A Historical Account of Bridging the Karmanasa River

The name Karmanasa means ‘destroyer of good deeds’. So before giving an account of the various bridges constructed across the Karmanasa River, it is important to relate the mythological story that made this river an inauspicious one for Hindus as well as Budhhists. The ominous quality of the river was one of the primary reasons for Hindus to build a bridge over the river as it formed a major obstacle to cross for those Hindus from the east wanting to visit important pilgrim places such as Benares, Allahabad and Vindhyachal near Mirzapur.

Gautama Budh, while writing about the sanctity of city of Gaya, stated that, ‘by the touch of water of Karmanasa, all virtuous works are instantly destroyed.’ The Padma-Purana relates a long story on the cause of the misfortune addressed to the Karmanasa River:

After Ravana abducted Sita and took her to Lanka, Hanuman and his followers surrounded his fortress and threatened to destroy Lanka if Sita was not returned. Ravana in order to gain protection for his beautiful city Lanka, prayed to Shiva for assistance. The prayer only managed to invoke a goddess who directed him to obtain a Shivling from Kailash Mountain and carry it to Lanka without placing it even once on the ground during the journey. Ravana obtained the Shivling and on his return, near Baidyanath Hill was accosted by Indra in the garb of a Brahmin. Indra and Varuna, the lord of water, concerted together a plan to stop Ravana from succeeding in his mission. Varuna in his invisible entered the belly of Ravana and created immense discomfort causing him to pause in his journey. He called upon the Brahmin who was Indra disguised as such to help him with the Shivling by holding it for the time Ravana took time to recover from the strange and sudden affliction of stomach pain and discomfort. The Brahmin willingly extended assistance and the moment Ravana handed the Shivling to him, he placed the Shivling of the ground, where it immediately became fixed and permanent. Meanwhile, Varuna had filled Ravana’s stomach with so much water that it soon got discharged and formed a river which was called Karmanasa. And, thus, the water of the river acquired the defiling qualities so abhorred by the Hindus.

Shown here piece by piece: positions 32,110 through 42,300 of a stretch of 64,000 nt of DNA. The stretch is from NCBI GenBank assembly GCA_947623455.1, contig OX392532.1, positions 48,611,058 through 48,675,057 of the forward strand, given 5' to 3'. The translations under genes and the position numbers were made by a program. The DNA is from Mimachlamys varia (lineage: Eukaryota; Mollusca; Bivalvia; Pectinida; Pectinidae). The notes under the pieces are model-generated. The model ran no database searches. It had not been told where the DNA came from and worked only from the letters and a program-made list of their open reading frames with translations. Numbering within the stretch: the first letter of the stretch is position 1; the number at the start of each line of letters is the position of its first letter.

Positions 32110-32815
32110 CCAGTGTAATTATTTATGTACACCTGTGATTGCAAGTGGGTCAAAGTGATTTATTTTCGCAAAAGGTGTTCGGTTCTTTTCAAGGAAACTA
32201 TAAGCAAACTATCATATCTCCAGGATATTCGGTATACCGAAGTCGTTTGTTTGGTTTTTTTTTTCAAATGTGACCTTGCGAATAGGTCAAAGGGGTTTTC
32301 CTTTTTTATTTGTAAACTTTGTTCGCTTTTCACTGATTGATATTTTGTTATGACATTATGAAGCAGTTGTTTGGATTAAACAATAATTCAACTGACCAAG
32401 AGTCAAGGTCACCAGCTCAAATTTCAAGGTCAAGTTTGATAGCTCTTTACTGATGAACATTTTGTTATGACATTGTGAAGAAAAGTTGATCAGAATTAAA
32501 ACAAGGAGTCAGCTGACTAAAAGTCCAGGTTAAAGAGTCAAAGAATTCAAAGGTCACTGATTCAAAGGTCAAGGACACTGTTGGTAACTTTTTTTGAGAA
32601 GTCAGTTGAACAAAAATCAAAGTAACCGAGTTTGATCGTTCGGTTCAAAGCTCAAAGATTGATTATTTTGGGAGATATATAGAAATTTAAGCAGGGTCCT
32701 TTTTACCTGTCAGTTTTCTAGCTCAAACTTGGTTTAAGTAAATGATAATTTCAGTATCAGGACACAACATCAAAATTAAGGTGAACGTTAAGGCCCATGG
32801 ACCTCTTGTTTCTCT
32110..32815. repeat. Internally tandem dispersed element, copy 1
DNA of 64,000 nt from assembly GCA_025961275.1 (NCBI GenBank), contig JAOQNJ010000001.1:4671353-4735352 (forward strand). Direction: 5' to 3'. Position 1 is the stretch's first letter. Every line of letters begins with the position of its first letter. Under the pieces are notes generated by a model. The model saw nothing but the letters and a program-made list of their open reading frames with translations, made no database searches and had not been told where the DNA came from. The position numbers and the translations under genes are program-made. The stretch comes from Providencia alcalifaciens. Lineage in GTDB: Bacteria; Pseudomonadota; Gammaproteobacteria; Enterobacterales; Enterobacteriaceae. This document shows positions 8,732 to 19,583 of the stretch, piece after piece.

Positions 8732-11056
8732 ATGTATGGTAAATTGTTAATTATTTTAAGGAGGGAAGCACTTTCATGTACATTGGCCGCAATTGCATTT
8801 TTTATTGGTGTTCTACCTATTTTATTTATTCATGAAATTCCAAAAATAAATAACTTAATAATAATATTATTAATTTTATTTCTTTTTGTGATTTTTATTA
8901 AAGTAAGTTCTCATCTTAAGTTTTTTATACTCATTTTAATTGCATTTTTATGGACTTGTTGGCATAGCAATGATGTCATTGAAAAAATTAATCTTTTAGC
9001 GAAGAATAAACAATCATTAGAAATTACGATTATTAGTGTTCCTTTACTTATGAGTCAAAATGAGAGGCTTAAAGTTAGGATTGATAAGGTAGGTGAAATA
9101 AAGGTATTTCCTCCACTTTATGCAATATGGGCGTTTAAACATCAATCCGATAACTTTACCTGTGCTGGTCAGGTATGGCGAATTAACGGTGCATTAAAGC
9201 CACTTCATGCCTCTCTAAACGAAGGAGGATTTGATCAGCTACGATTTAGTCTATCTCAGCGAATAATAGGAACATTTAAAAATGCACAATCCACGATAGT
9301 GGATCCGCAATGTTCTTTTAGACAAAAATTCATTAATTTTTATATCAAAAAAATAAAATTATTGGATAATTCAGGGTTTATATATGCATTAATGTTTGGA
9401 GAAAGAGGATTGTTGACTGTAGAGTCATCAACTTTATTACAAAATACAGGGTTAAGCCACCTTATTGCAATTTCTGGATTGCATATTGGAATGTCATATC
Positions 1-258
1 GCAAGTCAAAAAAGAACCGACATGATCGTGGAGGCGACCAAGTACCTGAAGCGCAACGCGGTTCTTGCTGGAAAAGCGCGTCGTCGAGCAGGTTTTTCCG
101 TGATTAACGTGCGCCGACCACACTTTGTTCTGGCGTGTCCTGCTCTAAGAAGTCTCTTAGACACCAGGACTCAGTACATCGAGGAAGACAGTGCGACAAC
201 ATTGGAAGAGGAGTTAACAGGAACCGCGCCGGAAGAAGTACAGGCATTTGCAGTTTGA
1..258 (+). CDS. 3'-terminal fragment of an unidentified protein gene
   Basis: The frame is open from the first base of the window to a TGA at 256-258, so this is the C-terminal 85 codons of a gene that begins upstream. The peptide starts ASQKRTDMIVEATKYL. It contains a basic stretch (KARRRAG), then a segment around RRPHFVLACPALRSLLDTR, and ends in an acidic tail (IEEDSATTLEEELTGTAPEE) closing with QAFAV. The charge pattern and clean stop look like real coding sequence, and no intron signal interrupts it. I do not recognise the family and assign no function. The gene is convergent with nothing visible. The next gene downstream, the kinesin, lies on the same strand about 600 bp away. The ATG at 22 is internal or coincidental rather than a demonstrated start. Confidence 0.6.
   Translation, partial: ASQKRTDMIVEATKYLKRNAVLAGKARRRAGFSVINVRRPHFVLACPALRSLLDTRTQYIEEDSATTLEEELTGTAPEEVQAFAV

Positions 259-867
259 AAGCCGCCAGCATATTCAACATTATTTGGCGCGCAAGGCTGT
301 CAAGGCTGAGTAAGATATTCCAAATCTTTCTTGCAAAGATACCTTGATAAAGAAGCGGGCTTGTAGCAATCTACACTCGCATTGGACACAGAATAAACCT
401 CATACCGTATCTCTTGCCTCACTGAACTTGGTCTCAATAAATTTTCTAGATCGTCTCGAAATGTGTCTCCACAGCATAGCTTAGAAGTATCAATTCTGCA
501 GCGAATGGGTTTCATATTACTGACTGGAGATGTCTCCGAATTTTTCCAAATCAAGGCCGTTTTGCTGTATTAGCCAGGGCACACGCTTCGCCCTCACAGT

Another legend, that is often shared, is that a highly aspiring Rajah Trisanku, father of Raja Harishchandra, wanted to achieve an exalted position among the gods in his material body. To achieve this wish, he requested Rishi Vasistha to assist him but the Rishi refused to help him. The Raja then went to Vasistha’s sons who got irritated by his demand and thus cursed him and turned him into Chandala. Angry and humiliated, Raja Trisanku rushed to Rishi Vishwamitra, who was a rival of Rishi Vasistha, for help. Rishi Visvamitra agreed to help the Raja in achieving his desire. He set a big yagna to which all the Rishis were invited. Rishi Vasistha declined the invitation. At the completion of a successful yagna, Raja Trisanku started ascending towards heaven in his material body. However, displeased by this, the gods stopped his entry and kicked him out of their abode. In the battle of egos between the gods and Rishi Visvamitra, Raja Trisanku became stuck in limbo between the earth and the heaven in an awkward position. The anguished caused tears from Raja Trisanku to flow, which formed the Karmanasa River.[1]

The Karmanasa River is nearly 192 km long and flows in a south-north direction to join the Ganges at village Chausa located in the district of Buxar, Bihar. Despite being a difficult obstacle for the movement of people and goods between the territories of Bengal and North-West Provinces, the river was never successfully bridged even though attempts were made.